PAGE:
One week after 7-year-old Kyron Horman went missing near his elementary school in Portland, Oregon, his family issued its first public statement, thanking the hundreds of people who have searched for the boy and sending a message of hope directly to him.
"We want to say how much we appreciate the outpouring of love and support as we wait for you," said the boy's stepfather, Tony Young. "Until you come home we are not a family."
"Please, Kyron," Young said, hoping to speak directly to the missing first grader, "keep up the hope. We believe in you."
Kyron disappeared the morning of June 4 following a school science fair. He was last seen by his stepmother, walking toward his classroom 150 feet away. But he never made it there.
He was last seen wearing a "CSI" T-shirt and black cargo pants.
On Thursday, a National Guard helicopter and searchers on horses joined about 125 volunteers searching through rain-soaked brush and steep terrain around the Skyline Elementary School in Portland.
The school is set on the edge of a deep woods. Authorities have said little about their work but have characterized it both as a search and an investigation.
Police expect the weather to improve this weekend, and again asked the public to keep a watchful eye out for Kyron.
The boy's father appealed to the community for help in finding the boy.
"We as family know how difficult and stressful this is, but memories and statements can help find Kyron," Kaine Horman said at a news conference.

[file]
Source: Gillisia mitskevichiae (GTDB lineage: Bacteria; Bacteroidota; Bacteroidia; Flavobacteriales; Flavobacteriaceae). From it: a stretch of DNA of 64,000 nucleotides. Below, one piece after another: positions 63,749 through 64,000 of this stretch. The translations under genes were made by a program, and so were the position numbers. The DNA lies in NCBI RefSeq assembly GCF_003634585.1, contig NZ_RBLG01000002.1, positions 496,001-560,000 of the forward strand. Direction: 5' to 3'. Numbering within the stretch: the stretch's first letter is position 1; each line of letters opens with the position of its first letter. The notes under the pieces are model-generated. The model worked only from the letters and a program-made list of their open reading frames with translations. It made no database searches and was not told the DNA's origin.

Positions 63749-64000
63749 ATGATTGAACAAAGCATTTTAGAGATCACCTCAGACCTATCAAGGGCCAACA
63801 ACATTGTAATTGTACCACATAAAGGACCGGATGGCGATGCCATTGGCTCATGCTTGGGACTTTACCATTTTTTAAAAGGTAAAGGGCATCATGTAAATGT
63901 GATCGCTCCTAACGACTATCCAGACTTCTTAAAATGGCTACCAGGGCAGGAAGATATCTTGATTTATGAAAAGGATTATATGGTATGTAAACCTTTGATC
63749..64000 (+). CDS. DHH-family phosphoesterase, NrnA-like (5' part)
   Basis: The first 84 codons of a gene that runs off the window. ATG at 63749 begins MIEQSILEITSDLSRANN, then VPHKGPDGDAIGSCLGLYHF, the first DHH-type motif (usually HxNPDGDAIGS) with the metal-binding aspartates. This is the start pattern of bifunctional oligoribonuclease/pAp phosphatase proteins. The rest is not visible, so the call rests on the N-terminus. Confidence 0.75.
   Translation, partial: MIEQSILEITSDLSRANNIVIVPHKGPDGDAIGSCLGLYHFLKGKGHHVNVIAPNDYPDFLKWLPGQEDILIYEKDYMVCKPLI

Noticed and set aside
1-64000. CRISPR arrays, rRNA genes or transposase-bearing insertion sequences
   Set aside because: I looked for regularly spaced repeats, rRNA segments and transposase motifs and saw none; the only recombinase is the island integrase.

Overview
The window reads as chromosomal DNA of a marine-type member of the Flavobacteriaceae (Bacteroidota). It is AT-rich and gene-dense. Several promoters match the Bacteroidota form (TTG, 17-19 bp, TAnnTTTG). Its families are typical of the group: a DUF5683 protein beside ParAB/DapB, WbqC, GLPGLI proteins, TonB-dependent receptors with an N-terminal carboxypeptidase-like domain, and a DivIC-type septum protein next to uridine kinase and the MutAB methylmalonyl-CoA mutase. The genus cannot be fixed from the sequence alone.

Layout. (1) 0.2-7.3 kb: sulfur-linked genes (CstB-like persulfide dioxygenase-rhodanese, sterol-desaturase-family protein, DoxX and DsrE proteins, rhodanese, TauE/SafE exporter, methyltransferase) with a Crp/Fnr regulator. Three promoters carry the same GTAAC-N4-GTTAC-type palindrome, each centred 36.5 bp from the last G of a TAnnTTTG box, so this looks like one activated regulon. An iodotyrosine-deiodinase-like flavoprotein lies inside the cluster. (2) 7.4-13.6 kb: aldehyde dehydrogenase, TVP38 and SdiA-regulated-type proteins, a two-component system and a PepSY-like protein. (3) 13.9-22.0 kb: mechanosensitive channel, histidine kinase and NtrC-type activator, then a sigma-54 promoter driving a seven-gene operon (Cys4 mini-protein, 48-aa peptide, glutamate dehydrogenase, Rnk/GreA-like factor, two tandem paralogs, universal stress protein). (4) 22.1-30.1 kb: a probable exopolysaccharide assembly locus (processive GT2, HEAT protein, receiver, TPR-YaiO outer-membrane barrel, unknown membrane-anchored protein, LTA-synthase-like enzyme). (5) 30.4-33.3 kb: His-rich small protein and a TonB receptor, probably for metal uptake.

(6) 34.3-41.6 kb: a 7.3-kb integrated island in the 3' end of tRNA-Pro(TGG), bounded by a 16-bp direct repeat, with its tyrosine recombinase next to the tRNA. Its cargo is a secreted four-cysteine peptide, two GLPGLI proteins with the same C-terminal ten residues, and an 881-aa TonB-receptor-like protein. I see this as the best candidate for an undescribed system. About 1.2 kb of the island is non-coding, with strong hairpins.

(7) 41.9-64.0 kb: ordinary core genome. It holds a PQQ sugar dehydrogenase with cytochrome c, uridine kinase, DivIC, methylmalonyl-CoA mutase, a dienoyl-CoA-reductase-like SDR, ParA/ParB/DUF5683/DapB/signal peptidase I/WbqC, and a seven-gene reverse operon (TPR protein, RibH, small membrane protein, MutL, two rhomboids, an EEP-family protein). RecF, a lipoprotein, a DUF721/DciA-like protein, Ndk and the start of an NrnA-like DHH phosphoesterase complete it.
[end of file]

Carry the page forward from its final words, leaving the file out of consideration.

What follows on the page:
"Please help us bring Kyron home."
Local, state and federal authorities have combed the area near the school. By the beginning of the week, more than two-thirds of the school's students, about 300 children in grades K-8, volunteered to be interviewed by police.
The strain of the search was evident on the faces of Kyron's parents and stepparents, all of whom attended today's press conference wearing matching "Missing" T-shirts with pictures of Kyron's face on them.
"One little boy's smile can impact a community," Kyron's stepfather Young said.
Police on Wednesday said they had received more than 1,200 tips, mostly from Oregon and Washington state.
"We are looking for a living Kyron Horman," said Multnomah County Sheriff's Capt. Jason Gates at the time.
Gina Zimmerman, president of the school PTA, told the Portland Oregonian this week that her 8-year-old daughter Madi has been a classmate of Kyron's for three years.
"He's not the type of child who would just go out of school and go searching or wandering around," Zimmerman said. "He's just a timid, sweet boy.
"Everybody's just worried and in shock that this could happen in our little school where everybody knows everybody," she said.